Michael Twitty Addresses Racial Inequality in the Southern Kitchen
African American culinary historian Michael Twitty discusses his open letter to lauded white southern chef Sean Brock, and the racial inequalities in the Charleston restaurant scene.
I first heard about African American culinary historian Michael Twitty in the wake of Paula Deen's dismissal from the Food Network, when he wrote her an open letter addressing her racial slurs against her black employees. In May 2014, I flew down to North Carolina to write about his dinners in which he dressed in Antebellum period attire as a slave, recreating historically accurate meals to educate guests about the roles that enslaved cooks had in shaping Southern American cuisine.
He referred to this project as the Southern Discomfort Tour.
Since then, Twitty has been very busy working on a new book called The Cooking Gene, which traces his culinary roots in the South by tracking his genetic history to locate lost family members and discover surprising truths about his identity and the history of Southern food.
I caught up with him on the latest episode of MUNCHIES: The Podcast two months ago on the heels of Twitty releasing an open letter to lauded white Southern chef Sean Brock, which addressed the racial tensions in the Charleston food scene. In a city that's exploding with restaurants rooted in African American culinary pathways, we discussed why he thinks that this isn't shifting for the better.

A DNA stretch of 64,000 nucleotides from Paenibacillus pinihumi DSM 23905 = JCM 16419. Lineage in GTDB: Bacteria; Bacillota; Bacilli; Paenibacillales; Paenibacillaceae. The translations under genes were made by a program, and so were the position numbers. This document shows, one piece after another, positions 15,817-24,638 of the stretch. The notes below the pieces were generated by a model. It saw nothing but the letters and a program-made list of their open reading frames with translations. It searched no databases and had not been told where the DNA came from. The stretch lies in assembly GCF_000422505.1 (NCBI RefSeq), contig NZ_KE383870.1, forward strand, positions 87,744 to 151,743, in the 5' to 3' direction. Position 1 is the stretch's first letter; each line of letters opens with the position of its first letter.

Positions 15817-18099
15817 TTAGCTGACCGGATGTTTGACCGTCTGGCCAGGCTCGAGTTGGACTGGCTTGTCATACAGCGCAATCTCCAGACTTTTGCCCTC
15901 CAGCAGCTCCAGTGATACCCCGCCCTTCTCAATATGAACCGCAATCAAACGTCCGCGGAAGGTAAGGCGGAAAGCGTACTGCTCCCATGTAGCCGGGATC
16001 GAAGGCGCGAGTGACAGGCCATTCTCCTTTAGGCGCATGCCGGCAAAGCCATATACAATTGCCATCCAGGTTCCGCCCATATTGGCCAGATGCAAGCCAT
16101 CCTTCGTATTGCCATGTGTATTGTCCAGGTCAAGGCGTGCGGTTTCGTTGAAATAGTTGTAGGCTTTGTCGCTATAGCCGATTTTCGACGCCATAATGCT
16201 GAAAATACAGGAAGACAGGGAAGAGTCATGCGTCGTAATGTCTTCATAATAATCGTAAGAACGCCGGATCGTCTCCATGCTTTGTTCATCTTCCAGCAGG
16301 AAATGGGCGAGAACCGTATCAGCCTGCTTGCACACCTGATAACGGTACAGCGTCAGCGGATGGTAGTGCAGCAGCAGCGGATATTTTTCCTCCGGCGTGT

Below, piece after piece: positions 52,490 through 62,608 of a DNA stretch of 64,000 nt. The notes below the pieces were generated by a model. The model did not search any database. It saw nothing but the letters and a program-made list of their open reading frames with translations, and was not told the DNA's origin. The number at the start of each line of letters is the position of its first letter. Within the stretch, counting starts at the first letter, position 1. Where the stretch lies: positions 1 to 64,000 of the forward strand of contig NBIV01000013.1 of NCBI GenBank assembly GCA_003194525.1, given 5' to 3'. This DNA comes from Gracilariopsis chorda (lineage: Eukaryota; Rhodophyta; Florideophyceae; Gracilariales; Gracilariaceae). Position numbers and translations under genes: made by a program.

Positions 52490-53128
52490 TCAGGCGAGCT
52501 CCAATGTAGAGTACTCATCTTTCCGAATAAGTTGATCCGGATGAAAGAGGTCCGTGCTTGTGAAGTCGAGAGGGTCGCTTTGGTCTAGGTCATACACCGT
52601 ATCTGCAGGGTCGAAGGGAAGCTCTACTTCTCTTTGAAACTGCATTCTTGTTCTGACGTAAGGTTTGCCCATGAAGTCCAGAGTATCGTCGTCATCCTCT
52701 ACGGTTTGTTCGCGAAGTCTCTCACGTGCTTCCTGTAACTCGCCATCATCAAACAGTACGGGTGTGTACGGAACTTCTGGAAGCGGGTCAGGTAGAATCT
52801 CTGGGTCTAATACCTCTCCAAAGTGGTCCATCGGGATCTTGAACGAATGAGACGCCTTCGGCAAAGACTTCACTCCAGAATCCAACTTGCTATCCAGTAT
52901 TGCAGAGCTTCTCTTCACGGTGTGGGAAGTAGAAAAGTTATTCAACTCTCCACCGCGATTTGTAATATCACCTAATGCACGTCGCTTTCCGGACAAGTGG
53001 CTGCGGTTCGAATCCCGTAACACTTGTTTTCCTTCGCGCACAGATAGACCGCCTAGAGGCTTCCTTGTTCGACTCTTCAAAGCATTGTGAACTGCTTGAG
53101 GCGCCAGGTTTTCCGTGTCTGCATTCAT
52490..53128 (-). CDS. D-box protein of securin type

Tune in to hear Twitty's thoughts on how to make a positive difference across racial lines in the kitchen. So go ahead download the podcast, and tell your friends to do the same. And if you haven't done so already, subscribe to MUNCHIES: The Podcast on iTunes and Soundcloudif you feel like it. Check back in two weeks for the next episode, when I speak to the award-winning chefs behind Austin's hottest restaurant, Olamaie.